Dry Ice, Printing Buddies & Function Machines

Hello, division 4 families!

I hope you are enjoying a lovely weekend! Here are some highlights from our fun time together on Thursday.

The students finished their Math-Art challenge of designing a “Function Machine”. The creative invitation was for each student to design a one-step, two-step, three-step or four-step “input-output” table and then illustrate a silly machine that would perform the function rule. For example, in “The Number Cruncher 5000” above, when a number 80 is inputted, it gets divided by 10 to make 8. Then that 8 is added with 6 to output 14.

Students had fun noticing the patterns created in some of their tables too. Here are some wonderful examples of student work:

In Science, we are exploring states of matter (solid, liquid, gas). So it was a special treat for us to make predictions and ask question about dry ice, and then observe some live in class as an example of sublimation, which is when a solid turns directly into a gas (without becoming a liquid first).

Reviewing science lab safety rules, students understood that dry ice (a frozen, solid form of carbon dioxide) should only be used in a well-ventilated area because it sublimates into a gas our body expels when we breath out. Too much carbon dioxide in the air can cause humans to asphyxiate. How fortunate then for humans that carbon dioxide (or CO₂) is the main source of food for plants—plants turn carbon dioxide into sugars (carbohydrates) through the process of photosynthesis.

“Gas! Gas! Gas!”

As well, students learned they should not directly touch the dry ice because at -78.5 degrees Celsius, it could cause frostbite (or a cold “burn”). However, as students experienced for themselves, the “smoky”, “steamy” puffs of gas that came off of the dry ice when it was covered in warm water were fine to touch. The gas felt slightly cooler than room temperature. In fact, this was a great example of what fog! (See the photo and graphic below to extend learning…)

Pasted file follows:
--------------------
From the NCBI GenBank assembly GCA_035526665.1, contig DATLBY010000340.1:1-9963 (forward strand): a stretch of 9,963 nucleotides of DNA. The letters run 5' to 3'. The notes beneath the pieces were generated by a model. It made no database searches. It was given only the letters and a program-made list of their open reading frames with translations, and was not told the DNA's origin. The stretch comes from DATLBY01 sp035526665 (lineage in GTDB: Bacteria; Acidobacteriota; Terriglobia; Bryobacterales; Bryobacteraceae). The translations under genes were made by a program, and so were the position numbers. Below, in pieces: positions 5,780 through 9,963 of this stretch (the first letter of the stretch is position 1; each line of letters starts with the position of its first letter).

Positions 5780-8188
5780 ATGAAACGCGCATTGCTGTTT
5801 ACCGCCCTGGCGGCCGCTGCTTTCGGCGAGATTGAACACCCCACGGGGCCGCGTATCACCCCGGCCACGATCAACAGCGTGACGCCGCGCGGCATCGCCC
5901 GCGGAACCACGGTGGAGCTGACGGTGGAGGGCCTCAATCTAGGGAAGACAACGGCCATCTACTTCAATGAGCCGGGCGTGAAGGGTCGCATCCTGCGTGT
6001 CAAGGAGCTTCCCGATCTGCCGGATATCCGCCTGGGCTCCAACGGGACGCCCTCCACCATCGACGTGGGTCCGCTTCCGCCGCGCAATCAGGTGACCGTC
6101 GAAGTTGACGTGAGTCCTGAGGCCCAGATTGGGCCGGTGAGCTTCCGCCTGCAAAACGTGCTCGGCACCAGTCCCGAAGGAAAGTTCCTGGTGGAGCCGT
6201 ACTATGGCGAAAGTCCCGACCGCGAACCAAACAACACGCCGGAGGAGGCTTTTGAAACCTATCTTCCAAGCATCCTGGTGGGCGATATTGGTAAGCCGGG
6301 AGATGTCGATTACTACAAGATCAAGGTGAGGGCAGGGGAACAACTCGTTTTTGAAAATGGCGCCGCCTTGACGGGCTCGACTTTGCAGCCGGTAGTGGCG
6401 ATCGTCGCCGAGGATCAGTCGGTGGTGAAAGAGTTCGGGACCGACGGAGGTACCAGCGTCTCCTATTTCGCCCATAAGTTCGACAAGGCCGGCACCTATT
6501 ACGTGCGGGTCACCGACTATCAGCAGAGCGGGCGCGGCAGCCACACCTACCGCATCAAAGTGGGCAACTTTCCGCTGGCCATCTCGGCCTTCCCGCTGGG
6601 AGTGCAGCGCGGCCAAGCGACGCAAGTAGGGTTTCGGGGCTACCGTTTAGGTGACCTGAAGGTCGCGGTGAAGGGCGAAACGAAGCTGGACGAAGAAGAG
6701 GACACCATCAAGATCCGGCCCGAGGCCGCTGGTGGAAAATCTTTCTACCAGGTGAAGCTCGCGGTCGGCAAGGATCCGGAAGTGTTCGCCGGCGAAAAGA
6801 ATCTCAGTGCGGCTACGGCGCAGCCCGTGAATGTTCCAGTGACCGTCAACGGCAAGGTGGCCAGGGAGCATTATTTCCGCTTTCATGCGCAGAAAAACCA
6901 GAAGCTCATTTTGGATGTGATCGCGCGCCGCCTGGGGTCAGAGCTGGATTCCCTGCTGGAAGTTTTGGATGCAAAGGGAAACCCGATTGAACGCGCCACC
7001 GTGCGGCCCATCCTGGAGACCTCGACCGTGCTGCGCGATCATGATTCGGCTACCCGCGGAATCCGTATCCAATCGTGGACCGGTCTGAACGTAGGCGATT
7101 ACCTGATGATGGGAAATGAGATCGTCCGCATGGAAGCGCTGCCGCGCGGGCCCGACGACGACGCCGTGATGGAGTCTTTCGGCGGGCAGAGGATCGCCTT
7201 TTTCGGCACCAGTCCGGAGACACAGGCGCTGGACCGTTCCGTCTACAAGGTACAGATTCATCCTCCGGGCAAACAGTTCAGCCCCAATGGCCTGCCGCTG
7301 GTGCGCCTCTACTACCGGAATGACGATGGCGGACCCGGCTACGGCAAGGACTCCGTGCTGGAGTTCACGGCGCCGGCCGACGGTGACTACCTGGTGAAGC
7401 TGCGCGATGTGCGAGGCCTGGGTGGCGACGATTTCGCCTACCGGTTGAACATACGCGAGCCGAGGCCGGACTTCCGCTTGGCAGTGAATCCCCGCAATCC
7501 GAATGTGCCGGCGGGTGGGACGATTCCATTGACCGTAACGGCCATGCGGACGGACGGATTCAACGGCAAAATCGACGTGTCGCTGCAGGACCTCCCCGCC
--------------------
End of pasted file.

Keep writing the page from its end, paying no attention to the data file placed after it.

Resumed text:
Thanks to the handful of science-loving Div. 4 students who stayed after school to help me melt the rest of the dry ice! It took longer than we predicted—but it was worth the time! My son (above) joined in too, and felt lucky to be doing something so fun surrounded by the cool, big kids.

Division 4 students also enjoyed more time with their kindergarten buddies on Thursday. They read stories aloud, drew pictures with them, and helped them learn to follow correct printing procedures. This printing skills review was important for the older students to reinforce proper technique to form beautifully legible letters.

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